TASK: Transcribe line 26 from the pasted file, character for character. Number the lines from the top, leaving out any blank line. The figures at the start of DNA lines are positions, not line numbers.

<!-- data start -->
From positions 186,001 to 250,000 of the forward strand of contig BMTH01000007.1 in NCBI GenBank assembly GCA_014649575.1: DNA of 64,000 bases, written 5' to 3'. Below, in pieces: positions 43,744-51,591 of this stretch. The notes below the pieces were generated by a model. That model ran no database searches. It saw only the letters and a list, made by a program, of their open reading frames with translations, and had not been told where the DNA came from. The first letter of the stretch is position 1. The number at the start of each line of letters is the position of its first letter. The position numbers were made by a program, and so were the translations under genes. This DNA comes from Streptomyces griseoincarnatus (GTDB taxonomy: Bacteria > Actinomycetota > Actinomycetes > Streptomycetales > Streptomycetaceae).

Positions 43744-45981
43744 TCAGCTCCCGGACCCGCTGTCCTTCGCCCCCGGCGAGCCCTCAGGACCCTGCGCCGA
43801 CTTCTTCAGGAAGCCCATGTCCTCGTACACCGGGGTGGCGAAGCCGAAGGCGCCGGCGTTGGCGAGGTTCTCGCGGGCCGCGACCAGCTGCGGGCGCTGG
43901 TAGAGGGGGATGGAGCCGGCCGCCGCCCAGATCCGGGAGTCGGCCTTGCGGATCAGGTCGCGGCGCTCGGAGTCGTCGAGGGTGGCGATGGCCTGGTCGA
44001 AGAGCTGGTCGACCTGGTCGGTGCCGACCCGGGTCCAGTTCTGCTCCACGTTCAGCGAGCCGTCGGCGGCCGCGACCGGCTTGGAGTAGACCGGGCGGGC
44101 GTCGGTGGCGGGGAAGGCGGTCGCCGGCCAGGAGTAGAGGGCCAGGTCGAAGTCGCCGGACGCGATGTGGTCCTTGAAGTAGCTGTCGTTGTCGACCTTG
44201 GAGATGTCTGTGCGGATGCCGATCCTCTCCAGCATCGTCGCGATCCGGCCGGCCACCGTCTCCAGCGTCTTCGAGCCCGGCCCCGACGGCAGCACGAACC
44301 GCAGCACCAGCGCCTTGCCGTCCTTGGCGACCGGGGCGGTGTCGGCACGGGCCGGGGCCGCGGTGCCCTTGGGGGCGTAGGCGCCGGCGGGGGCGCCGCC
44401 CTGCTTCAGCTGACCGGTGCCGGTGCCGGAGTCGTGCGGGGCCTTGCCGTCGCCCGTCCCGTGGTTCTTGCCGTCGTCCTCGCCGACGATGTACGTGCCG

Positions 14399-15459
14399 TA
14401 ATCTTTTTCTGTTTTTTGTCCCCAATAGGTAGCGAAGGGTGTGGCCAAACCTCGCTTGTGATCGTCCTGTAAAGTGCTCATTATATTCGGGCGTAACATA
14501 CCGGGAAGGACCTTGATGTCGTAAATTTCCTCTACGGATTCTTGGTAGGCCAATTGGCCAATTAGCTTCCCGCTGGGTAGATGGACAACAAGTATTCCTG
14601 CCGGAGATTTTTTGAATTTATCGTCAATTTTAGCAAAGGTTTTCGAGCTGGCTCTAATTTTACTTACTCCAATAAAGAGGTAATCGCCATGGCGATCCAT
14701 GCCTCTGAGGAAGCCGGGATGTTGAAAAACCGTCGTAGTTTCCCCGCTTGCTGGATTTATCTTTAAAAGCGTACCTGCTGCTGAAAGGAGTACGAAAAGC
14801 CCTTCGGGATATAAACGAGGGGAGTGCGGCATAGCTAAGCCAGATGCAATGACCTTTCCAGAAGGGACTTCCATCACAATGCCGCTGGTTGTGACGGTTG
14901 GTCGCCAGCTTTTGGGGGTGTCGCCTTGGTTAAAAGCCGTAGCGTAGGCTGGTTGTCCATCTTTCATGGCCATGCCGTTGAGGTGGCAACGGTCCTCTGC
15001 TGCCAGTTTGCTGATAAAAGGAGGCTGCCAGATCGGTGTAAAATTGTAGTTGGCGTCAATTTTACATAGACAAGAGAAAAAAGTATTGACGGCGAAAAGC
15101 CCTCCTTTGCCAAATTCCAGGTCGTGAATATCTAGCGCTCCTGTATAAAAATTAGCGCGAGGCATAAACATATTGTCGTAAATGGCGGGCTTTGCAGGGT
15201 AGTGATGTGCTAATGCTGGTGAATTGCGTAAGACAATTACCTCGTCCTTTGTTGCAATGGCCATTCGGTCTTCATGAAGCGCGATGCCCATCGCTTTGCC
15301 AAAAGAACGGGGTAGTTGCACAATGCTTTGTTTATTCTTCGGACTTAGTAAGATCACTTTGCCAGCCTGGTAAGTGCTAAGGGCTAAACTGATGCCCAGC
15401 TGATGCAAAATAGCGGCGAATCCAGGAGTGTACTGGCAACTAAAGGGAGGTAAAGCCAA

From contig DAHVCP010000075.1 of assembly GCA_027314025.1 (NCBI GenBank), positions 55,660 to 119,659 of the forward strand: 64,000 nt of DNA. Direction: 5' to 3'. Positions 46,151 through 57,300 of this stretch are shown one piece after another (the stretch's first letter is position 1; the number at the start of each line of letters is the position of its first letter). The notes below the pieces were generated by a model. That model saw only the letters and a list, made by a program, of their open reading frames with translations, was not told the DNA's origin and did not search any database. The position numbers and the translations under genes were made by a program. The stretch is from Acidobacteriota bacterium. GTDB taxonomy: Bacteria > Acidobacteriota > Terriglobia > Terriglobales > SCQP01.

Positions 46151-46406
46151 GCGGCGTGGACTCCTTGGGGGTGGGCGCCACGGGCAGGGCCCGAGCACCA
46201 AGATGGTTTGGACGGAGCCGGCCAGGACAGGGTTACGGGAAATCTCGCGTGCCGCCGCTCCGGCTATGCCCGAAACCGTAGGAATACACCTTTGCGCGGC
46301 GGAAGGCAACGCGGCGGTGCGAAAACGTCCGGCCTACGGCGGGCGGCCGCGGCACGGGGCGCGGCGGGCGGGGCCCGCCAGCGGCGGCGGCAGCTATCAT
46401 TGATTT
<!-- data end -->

46151 GCGGCGTGGACTCCTTGGGGGTGGGCGCCACGGGCAGGGCCCGAGCACCA